1. ## Prove perfect squares

$\sqrt{p} +\sqrt{q} +\sqrt{z} =s$

Prove that p, q and r must be perfect squares.

Ok so the rule for a square is: $n^2=(n-1)^2+\sqrt{(2n-1)}$

So $p=p-1+\sqrt{2p-1}$ then $p-p=-1+\sqrt{(2p-1)}$ therefore if you square it $0=1+2p-1$ which goes to $0=2p$

Where did I go wrong?

2. I think you went wrong in your first step.

If you substitute $n = \sqrt{p}$ into $n^2 = (n-1)^2 + \sqrt{2n-1}$ you get:

$p = (\sqrt{p}-1)^2 + \sqrt{2 \sqrt{p} - 1}$ and not what you wrote

Another thing is that

$(-1 + \sqrt{2p-1})^2 \neq 1 + 2p-1$
it doest equal $(-1 + \sqrt{2p-1})(-1 + \sqrt{2p-1})$, where you multiply out the brackets.

3. Originally Posted by Mukilab
Ok so the rule for a square is: $n^2=(n-1)^2+\sqrt{(2n-1)}$
Where did you get this? If you plug in $n=2$, the right hand side yields $1+\sqrt{3}$ instead of $4$.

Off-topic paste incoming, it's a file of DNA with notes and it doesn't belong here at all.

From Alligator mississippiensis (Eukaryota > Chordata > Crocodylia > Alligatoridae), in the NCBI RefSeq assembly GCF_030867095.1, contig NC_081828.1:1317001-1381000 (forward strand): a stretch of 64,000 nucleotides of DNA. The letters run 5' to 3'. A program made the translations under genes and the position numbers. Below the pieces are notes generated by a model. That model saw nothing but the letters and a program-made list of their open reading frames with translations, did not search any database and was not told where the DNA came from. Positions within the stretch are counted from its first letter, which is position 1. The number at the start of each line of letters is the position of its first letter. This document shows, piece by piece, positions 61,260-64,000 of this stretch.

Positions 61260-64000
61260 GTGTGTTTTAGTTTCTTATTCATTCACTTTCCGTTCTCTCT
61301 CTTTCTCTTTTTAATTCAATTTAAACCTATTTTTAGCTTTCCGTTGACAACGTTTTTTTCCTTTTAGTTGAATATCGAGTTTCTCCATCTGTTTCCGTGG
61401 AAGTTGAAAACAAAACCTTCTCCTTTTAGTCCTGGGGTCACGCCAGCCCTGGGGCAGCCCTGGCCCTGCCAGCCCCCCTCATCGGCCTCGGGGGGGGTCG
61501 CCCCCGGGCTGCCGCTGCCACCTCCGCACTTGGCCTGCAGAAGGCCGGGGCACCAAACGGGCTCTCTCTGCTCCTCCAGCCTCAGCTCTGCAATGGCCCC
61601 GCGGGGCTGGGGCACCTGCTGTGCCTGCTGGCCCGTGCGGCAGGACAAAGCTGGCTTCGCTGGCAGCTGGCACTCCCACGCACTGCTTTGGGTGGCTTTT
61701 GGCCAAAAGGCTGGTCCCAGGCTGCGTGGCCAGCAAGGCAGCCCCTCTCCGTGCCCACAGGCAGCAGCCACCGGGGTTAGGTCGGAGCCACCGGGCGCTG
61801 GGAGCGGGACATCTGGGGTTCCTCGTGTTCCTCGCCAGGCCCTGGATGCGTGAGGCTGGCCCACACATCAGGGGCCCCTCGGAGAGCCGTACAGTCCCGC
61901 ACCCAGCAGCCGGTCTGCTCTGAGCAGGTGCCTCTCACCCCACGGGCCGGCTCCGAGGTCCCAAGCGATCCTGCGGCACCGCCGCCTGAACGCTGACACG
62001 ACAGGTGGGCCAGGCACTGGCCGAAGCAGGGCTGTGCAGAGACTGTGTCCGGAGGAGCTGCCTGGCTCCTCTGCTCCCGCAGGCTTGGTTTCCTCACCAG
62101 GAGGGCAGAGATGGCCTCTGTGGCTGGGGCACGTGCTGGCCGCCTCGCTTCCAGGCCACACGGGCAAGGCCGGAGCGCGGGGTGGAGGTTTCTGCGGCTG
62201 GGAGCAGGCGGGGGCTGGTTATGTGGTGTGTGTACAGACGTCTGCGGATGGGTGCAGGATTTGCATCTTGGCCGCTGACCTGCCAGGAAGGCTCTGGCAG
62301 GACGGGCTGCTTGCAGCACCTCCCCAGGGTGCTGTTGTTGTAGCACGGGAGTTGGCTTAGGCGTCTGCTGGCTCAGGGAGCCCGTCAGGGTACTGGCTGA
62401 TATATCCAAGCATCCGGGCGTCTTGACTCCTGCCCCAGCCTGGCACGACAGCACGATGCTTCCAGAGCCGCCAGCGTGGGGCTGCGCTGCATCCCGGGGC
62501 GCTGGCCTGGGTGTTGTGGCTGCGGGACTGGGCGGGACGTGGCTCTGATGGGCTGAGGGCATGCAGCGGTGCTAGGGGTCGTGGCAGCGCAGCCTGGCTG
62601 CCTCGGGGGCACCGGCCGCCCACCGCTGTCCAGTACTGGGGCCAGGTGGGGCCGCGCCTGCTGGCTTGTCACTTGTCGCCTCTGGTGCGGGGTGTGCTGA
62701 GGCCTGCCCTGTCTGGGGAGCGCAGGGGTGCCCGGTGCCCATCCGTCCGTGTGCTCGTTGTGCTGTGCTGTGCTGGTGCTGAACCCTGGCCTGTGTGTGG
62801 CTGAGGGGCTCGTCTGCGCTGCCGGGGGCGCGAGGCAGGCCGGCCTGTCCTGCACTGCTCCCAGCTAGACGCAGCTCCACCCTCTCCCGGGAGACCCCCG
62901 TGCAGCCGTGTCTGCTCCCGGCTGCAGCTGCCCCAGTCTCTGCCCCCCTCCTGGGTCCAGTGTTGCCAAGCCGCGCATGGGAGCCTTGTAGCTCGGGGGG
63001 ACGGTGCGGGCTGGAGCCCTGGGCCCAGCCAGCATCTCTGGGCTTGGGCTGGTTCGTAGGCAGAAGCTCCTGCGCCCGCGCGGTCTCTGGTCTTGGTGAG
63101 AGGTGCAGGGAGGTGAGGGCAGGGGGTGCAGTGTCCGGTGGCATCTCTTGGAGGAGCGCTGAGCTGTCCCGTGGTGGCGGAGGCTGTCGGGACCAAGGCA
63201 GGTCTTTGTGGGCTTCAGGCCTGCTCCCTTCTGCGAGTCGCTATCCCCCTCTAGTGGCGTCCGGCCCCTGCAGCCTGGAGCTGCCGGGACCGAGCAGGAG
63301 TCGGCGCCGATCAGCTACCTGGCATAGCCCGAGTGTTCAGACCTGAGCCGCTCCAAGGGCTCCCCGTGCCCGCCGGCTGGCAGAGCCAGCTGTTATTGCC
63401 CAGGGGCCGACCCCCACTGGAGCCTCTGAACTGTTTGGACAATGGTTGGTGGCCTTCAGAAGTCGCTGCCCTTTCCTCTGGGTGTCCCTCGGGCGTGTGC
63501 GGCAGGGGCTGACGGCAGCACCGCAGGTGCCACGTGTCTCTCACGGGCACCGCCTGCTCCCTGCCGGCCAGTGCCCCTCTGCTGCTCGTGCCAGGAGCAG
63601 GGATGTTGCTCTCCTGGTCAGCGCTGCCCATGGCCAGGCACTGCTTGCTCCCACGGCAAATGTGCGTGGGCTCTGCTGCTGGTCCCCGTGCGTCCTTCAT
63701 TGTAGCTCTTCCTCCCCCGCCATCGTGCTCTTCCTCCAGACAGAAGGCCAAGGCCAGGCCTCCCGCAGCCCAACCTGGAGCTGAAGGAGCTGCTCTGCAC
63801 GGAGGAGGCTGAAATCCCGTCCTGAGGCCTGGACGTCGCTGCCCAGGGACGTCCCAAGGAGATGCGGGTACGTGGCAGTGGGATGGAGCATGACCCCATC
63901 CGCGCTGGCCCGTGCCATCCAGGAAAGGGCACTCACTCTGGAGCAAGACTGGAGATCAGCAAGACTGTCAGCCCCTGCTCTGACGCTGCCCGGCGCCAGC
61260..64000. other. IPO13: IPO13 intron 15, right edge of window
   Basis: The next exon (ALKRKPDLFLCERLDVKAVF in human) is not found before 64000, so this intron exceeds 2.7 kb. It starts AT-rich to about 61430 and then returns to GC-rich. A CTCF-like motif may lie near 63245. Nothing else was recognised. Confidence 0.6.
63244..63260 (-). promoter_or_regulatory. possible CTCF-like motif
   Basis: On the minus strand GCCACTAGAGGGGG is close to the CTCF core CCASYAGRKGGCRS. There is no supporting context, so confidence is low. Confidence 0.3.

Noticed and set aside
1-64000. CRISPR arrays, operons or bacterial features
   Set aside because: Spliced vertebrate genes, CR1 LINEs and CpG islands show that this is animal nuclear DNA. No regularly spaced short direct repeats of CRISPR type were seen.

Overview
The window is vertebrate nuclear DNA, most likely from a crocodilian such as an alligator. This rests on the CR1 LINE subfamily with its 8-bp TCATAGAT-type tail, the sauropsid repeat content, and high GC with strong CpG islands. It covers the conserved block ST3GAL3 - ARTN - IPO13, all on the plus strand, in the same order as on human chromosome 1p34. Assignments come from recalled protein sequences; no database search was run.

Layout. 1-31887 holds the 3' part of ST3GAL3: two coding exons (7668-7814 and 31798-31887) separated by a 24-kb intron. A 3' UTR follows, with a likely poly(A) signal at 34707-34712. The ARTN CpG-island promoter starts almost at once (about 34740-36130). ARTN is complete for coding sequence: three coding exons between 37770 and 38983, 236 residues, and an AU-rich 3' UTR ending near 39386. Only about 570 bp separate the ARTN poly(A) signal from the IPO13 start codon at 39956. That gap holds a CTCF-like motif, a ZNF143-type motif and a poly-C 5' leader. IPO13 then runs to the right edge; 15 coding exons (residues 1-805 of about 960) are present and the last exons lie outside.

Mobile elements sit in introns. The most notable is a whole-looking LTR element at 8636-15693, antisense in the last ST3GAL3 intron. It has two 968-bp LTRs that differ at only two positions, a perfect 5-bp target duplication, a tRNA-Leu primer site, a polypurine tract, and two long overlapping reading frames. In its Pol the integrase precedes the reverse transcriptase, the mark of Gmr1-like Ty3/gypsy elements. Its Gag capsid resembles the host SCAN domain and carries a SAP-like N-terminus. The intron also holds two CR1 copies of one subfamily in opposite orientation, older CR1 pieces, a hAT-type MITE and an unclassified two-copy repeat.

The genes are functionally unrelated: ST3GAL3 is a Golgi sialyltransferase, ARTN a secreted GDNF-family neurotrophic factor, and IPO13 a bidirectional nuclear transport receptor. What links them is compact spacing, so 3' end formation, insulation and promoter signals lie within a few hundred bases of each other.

From context it's clear that you mean $p, q, r, s \in \mathbb{Z}$.

Then it's a matter of proving that if p, q and r are not all perfect squares, then s cannot be rational.

4. That's the formula for proving the square of a number using the previous number squared.

5. I don't know if it's a matter of whether p, q and r are perfect squares or not.

Never mind, this question does not apply to me anymore and I have far more tricky questions to get around :P

6. Originally Posted by Mukilab
That's the formula for proving the square of a number using the previous number squared.
Well just for reference,

$(n-1)^2=n^2-2n+1$

$n^2=(n-1)^2+2n-1$